This was a serious blow to my father, since even he cannot fall asleep in a straight-backed chair at a table. To add to the oddness of this situation, the usher--who had clearly seen LOTR the Third at least 6 times, based on the way he was audibly reciting the lines along with the film--was the only person in the theatre with us. It should also be noted that my father hates fantasy movies, has not been to a single one since I got old enough to drive and could thus provide transportation for any other family member who wished to go to one, and had never seen LOTR the Second.

Suffice to say he did not enjoy the film very much. Tall (who had seen LOTR the Second, in the safety of our own home where he could not be caught offguard by orcs again) and I endured his muttering for the first hour and a half, and then he declared that he would find SOMEONE who wanted to work on Christmas, took his Blackberry, and left us there.

When he came back an hour later, the movie was still playing. This vexed him. While sadly his exact words have been forgetting over the years, I believe he said something along the lines of "This movie isn't fucking over yet??"

"Have some respect," said the usher.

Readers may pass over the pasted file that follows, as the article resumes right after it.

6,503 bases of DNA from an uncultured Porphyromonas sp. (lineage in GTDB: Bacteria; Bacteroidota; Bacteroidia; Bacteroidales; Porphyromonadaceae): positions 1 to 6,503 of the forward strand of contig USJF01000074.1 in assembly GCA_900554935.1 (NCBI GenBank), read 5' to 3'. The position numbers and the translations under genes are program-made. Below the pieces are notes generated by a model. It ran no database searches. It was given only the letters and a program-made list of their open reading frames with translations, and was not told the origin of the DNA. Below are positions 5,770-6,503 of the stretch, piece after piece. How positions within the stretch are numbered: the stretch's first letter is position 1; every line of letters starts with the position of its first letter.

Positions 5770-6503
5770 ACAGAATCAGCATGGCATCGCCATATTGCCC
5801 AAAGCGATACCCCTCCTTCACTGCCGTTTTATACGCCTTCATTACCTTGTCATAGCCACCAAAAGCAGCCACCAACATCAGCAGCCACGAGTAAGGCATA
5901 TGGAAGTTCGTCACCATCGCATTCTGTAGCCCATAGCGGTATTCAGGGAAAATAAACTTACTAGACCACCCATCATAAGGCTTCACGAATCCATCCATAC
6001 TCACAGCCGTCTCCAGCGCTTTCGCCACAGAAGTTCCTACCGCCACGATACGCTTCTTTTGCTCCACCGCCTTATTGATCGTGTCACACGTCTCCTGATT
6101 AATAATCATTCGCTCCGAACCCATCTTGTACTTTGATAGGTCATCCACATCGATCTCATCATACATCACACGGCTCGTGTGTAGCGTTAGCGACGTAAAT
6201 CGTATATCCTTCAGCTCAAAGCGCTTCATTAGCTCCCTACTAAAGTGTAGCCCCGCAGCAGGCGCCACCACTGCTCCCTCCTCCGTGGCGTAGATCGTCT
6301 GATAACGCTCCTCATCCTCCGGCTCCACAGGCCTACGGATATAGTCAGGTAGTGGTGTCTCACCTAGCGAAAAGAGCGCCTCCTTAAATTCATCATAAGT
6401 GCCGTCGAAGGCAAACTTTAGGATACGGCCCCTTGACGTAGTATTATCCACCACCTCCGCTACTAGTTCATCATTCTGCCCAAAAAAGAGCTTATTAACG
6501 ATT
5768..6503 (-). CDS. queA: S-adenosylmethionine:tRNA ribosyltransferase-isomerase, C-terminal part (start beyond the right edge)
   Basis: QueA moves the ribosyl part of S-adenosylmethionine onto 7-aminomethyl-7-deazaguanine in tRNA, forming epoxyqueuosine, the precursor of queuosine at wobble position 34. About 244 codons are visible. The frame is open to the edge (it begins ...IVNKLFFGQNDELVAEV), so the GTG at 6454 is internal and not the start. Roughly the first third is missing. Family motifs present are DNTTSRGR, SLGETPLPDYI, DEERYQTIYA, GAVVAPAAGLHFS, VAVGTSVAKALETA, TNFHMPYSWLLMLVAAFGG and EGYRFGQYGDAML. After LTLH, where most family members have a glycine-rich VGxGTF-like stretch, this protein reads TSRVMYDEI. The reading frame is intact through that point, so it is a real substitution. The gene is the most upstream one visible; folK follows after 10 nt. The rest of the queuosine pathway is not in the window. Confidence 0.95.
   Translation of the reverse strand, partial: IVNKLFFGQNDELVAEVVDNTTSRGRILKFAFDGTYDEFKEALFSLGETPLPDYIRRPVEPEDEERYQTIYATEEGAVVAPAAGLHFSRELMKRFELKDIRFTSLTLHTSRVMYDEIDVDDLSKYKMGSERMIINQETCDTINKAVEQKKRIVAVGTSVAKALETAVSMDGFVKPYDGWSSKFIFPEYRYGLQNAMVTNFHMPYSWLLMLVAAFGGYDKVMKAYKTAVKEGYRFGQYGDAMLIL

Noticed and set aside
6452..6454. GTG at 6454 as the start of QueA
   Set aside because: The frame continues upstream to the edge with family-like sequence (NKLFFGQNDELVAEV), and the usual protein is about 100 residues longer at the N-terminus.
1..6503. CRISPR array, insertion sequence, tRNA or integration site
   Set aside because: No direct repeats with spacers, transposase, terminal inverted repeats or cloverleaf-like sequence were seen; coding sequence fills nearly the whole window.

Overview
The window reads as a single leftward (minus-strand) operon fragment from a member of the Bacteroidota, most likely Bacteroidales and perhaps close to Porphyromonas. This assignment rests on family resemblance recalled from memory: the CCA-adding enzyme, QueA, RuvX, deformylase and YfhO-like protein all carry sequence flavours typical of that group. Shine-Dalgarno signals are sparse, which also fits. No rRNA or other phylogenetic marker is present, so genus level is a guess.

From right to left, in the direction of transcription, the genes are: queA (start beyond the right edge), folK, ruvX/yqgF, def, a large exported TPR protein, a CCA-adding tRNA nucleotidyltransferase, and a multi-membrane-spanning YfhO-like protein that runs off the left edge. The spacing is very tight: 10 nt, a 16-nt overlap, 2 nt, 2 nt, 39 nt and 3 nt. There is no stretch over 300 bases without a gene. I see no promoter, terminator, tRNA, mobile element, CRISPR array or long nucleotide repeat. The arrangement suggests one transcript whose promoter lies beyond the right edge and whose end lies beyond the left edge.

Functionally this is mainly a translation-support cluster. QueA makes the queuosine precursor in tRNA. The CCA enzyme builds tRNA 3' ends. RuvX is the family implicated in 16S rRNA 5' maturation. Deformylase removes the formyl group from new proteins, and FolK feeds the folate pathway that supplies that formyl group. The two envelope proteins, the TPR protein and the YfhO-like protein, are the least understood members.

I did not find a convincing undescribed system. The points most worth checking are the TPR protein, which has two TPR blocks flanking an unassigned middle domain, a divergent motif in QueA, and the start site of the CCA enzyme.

"Dad, oh my god, you're embarrassing me," said I.* 

"Maybe it would be better if you went back outside," said Tall.

He didn't go back outside. He stayed, muttering that it could not possibly be that much longer. Unfortunately, he was not aware that LOTR the Third has a 201 minute runtime; for those keeping track at home, that means that my father actually had another 51 minutes left in a movie that he'd missed the prequel and the middle of. His agitation increased.

Then the movie ended three times.

NO, REALLY. I know you guys remember this--LOTR the Third has three endings, the screen kept fading to black and coming up again. This was kind of bizarre for the most invested of us; for my father, it was like torture.

To be brief: that movie, for me, came to a close when my father stood up from his seat, stared at the screen in disbelief as the third ending came up on screen, and declared, "I THOUGHT HELL WOULD BE WARMER THAN THIS."

And people wonder why I'm so fond of Netflix.

*At 14, I had not yet reached the state of nirvana in which I now reside, wherein my father has exceeded his embarrassing-me quota to such a degree that he'll never be able to again. Please note I say this with utmost fondness and pride; the man has a gift.